The Boston Diaries

The ongoing saga of a programmer who doesn't live in Boston, nor does he even like Boston, but yet named his weblog/journal “The Boston Diaries.”

Go figure.

Wednesday, August 31, 2022

We could have skipped writing a program

A bit of background—“Project: Sippy-Cup” uses data from a single column from a database to do its job. It doesn't query the database directly since we have a tight deadline, so there's a custom binary file that contains around 100,000,000 records, each record having a unique key and a 32-bit value. It doesn't matter what the key or the value is, just that this file exists. So, with that out of the way …

I was at lunch today with some fellow cow-orkers. Talk turned towards a QA engineer who was tasked by my friend TS (a senior QA engineer) to write a program to scan the data file used by “Project: Sippy-Cup” and count each unique value. I had written such a program in Lua (which worked by directly reading the binary file itself—easy enough since “Project: Sippy-Cup” is in Lua and has to read the binary file). TS wrote one in Python to do the work from a text dump of the binary file. The text output is just:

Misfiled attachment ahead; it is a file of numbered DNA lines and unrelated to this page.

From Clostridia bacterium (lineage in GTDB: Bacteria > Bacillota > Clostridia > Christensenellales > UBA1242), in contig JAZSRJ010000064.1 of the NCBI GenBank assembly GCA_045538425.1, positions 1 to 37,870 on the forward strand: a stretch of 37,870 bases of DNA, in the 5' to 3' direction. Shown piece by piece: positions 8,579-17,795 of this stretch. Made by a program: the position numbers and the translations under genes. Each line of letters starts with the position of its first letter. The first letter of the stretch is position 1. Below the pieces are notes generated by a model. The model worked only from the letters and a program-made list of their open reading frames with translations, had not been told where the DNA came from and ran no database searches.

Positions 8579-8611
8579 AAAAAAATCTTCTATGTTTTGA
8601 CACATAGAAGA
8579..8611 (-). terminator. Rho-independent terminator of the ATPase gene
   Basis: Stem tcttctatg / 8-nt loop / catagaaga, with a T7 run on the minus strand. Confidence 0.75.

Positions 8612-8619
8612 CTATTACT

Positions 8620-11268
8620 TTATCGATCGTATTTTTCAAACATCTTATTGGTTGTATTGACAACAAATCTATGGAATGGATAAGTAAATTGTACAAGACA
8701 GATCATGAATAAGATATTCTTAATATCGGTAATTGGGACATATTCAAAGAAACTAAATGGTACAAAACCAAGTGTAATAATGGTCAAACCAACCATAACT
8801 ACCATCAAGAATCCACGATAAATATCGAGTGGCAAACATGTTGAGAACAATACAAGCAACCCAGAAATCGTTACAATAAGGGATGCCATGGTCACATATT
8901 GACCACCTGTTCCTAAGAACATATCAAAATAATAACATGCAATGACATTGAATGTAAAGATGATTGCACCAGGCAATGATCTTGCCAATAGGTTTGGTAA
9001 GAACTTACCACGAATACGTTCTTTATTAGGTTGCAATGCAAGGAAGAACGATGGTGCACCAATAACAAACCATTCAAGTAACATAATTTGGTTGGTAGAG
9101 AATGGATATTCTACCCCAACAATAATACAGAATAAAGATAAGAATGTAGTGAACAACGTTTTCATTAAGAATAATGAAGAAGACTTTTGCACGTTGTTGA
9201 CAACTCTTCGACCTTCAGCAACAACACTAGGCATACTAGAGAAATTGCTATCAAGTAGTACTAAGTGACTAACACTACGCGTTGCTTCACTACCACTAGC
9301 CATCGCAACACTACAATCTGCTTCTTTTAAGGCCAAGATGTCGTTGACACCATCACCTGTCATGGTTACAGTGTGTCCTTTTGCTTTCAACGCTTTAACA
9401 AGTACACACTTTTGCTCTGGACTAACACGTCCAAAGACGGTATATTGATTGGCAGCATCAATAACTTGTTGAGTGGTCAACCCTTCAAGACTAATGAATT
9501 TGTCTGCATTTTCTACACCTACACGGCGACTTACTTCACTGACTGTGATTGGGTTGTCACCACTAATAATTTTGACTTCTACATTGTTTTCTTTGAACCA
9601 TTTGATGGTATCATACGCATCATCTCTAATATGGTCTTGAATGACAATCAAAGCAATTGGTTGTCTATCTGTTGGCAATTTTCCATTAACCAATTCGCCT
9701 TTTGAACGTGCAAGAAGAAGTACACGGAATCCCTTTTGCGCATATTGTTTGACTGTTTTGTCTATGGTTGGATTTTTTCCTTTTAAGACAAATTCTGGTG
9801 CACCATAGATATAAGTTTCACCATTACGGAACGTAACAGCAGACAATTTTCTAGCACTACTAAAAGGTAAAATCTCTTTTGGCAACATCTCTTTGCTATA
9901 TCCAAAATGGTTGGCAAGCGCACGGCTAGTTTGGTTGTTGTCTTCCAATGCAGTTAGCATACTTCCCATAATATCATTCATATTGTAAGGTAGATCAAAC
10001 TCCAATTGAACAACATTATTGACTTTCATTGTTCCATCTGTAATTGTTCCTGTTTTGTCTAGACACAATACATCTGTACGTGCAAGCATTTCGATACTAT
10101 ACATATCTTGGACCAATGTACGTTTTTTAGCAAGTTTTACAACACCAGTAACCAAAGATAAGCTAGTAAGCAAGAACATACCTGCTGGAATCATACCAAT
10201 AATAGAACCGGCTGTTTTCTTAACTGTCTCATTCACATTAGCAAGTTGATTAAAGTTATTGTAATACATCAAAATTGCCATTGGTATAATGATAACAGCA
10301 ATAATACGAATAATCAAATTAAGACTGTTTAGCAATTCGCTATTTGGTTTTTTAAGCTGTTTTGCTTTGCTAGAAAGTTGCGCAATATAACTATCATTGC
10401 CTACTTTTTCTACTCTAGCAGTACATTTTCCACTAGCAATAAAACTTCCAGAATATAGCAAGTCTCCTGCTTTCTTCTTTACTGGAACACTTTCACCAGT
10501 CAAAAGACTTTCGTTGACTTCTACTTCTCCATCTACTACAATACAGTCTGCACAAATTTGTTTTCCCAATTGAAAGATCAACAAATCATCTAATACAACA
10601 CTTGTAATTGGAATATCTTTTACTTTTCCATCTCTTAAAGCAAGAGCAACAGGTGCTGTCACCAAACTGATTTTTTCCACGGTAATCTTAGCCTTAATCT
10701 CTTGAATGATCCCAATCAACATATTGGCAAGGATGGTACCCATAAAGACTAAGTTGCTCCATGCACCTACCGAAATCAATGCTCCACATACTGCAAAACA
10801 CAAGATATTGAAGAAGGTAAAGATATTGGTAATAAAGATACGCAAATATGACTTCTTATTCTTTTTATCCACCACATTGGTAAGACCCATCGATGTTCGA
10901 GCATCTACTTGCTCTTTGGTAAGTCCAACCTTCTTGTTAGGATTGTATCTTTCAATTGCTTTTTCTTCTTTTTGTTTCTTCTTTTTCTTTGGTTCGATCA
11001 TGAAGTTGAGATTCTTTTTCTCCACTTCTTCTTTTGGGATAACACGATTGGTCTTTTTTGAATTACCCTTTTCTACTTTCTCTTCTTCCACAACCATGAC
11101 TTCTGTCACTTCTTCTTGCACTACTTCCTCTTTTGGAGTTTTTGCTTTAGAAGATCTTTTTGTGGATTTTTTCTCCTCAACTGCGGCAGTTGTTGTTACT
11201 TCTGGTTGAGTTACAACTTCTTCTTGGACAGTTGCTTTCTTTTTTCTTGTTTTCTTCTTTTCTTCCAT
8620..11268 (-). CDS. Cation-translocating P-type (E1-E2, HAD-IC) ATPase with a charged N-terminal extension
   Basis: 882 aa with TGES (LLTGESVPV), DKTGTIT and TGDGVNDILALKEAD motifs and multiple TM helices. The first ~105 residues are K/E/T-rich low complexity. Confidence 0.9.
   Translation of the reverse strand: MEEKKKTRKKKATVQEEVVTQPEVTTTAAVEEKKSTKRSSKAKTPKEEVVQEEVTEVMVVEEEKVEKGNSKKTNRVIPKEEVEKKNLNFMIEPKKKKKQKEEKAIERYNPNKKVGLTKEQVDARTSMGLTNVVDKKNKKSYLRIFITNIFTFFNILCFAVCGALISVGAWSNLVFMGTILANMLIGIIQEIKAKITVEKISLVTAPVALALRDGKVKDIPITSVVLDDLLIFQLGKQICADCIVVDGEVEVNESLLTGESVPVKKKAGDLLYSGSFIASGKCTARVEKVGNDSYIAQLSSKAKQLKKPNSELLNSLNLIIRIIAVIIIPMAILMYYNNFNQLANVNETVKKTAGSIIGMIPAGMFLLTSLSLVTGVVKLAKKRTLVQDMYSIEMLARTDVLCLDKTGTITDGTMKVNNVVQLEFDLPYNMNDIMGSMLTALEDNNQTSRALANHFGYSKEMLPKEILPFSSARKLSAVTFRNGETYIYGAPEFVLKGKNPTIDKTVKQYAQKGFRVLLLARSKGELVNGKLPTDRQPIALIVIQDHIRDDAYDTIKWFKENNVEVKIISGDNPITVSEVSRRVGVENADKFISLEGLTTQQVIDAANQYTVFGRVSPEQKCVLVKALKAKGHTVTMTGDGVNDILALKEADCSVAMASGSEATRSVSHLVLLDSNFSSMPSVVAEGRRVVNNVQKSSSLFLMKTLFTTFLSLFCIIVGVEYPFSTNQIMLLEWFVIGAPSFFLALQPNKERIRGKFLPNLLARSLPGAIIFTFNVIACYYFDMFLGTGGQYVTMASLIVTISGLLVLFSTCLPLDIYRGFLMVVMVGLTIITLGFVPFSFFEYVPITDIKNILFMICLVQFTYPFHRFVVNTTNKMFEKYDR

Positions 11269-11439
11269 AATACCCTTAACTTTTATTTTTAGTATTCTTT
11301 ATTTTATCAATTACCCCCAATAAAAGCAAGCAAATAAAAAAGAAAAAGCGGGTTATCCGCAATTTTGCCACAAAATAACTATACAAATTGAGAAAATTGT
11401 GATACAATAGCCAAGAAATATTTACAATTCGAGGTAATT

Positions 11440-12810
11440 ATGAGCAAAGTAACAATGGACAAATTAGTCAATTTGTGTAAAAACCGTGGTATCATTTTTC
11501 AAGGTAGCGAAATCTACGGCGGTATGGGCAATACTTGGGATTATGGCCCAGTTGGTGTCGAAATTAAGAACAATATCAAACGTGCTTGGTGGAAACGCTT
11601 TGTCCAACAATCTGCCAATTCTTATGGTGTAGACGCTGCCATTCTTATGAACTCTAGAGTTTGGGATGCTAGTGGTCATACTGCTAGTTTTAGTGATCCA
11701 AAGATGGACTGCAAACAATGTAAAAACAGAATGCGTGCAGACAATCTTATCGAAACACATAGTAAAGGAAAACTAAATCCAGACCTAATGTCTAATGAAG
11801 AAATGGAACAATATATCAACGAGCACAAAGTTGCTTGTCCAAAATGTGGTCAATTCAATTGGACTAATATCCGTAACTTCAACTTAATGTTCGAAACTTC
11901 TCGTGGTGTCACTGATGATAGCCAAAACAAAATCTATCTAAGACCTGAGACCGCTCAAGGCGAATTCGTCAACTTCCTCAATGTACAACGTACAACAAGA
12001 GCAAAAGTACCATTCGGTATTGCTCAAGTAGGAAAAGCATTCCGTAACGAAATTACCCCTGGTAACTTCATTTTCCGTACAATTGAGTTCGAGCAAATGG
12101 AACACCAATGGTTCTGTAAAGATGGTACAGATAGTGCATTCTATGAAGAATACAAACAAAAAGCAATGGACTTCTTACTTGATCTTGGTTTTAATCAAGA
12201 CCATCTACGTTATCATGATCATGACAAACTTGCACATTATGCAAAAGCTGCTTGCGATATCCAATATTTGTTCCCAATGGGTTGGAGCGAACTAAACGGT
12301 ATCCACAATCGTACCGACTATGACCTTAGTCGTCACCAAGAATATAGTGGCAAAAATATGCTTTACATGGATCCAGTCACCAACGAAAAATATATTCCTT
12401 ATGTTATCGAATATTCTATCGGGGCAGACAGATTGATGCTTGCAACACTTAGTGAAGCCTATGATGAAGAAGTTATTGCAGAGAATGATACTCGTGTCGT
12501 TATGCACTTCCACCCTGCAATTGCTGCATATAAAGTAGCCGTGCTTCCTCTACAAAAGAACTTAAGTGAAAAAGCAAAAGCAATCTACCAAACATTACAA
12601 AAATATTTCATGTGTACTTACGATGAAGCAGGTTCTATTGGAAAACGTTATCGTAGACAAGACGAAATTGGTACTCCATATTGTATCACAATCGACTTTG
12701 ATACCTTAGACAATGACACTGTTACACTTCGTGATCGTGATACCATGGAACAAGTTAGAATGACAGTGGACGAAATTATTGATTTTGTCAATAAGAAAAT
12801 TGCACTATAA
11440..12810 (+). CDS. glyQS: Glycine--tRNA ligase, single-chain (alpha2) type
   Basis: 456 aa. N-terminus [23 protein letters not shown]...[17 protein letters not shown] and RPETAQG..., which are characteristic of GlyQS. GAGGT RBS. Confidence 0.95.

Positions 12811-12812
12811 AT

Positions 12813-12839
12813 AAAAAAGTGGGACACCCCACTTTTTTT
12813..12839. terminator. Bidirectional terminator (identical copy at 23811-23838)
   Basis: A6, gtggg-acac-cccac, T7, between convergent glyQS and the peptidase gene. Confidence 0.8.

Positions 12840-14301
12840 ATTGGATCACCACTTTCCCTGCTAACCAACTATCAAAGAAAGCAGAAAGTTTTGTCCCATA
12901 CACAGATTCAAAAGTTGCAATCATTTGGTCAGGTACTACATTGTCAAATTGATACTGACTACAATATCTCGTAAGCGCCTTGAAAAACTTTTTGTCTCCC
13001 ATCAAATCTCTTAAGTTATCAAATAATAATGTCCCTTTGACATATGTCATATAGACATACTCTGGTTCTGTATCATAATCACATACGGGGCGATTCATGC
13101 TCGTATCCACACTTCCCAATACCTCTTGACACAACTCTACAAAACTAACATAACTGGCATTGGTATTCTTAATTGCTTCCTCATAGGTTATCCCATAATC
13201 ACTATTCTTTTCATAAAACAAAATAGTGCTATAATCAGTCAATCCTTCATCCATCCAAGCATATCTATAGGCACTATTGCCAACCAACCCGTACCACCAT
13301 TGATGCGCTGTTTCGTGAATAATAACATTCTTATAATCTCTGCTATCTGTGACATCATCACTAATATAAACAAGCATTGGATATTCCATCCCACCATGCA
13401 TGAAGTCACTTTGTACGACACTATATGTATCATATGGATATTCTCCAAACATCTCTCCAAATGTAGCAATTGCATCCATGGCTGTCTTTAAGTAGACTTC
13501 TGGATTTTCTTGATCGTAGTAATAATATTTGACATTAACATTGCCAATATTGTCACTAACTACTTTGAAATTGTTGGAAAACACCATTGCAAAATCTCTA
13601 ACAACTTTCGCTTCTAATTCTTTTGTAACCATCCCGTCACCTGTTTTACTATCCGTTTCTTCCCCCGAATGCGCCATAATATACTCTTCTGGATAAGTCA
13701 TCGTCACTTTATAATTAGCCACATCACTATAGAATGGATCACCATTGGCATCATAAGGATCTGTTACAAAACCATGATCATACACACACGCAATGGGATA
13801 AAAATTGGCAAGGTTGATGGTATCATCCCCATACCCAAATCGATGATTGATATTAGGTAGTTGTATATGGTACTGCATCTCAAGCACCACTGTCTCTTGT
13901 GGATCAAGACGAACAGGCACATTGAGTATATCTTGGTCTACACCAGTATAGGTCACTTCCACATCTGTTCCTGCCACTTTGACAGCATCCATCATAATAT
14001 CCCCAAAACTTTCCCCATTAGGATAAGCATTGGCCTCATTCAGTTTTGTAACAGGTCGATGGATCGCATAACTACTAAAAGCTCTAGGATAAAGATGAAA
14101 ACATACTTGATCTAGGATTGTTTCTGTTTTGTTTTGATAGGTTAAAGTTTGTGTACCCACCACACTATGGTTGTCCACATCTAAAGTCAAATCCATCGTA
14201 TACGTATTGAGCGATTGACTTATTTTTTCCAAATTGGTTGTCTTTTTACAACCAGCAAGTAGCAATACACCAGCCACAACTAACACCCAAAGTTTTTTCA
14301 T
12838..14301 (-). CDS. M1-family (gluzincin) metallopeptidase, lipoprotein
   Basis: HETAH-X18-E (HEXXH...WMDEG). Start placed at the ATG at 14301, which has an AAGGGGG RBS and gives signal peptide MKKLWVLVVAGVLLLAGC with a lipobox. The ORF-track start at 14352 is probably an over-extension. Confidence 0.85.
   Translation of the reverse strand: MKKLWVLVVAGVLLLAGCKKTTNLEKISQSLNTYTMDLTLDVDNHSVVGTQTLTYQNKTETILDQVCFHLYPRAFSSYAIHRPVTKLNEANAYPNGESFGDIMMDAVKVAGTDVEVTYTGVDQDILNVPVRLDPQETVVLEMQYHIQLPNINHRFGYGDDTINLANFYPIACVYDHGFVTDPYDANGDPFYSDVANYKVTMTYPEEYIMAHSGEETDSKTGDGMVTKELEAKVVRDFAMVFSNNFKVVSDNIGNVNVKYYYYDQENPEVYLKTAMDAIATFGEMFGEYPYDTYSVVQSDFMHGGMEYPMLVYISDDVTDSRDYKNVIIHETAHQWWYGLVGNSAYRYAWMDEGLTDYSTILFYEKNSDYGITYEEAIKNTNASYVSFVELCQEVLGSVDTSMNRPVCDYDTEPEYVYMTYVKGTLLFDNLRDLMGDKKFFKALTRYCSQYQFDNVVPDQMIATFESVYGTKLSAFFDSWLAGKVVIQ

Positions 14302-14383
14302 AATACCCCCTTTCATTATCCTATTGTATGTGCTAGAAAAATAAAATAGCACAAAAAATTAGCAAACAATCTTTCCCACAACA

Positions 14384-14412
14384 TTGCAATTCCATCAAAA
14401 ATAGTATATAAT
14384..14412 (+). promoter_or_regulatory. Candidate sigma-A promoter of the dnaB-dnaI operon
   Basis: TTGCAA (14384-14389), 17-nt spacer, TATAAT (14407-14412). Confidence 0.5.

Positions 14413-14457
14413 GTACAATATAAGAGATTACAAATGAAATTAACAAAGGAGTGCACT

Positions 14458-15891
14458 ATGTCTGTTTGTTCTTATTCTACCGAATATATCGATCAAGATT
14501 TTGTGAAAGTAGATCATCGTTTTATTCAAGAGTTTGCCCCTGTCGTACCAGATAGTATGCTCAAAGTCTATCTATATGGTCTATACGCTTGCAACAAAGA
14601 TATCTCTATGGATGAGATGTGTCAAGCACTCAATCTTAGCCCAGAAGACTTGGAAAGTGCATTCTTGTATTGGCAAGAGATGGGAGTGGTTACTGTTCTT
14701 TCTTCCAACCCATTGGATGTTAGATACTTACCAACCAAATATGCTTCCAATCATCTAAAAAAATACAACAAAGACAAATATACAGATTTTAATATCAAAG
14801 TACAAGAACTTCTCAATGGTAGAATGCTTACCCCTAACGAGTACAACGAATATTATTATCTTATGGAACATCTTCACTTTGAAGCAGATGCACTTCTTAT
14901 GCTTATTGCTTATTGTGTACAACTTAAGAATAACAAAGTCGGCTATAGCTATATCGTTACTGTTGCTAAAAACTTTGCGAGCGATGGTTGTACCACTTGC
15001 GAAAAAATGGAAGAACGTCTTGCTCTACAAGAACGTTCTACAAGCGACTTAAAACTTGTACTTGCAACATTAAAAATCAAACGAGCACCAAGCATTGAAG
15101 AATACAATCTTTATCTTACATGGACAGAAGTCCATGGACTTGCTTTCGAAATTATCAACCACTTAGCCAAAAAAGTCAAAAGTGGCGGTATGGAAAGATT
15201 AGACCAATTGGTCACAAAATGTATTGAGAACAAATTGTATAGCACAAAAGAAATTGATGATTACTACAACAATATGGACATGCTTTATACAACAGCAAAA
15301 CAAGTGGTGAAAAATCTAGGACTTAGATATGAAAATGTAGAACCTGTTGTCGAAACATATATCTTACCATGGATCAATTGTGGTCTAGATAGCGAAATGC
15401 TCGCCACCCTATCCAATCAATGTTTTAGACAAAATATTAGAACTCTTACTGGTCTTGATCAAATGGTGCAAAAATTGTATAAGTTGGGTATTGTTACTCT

unique-key-1 = value
unique-key-2 = value

It's not hard to parse, it's just that the text dump is 100,000,000 lines long.

The QA engineer in question couldn't get his program to work.

It was only after lunch did I realize that none of us had to write a program. No, all it would have taken was running:

GenericUnixPrompt> dump-proprietary-data -s \
	| awk '{print $3}' \
	| sort \
	| uniq -c \
	| sort -rn \
	> /tmp/report.out


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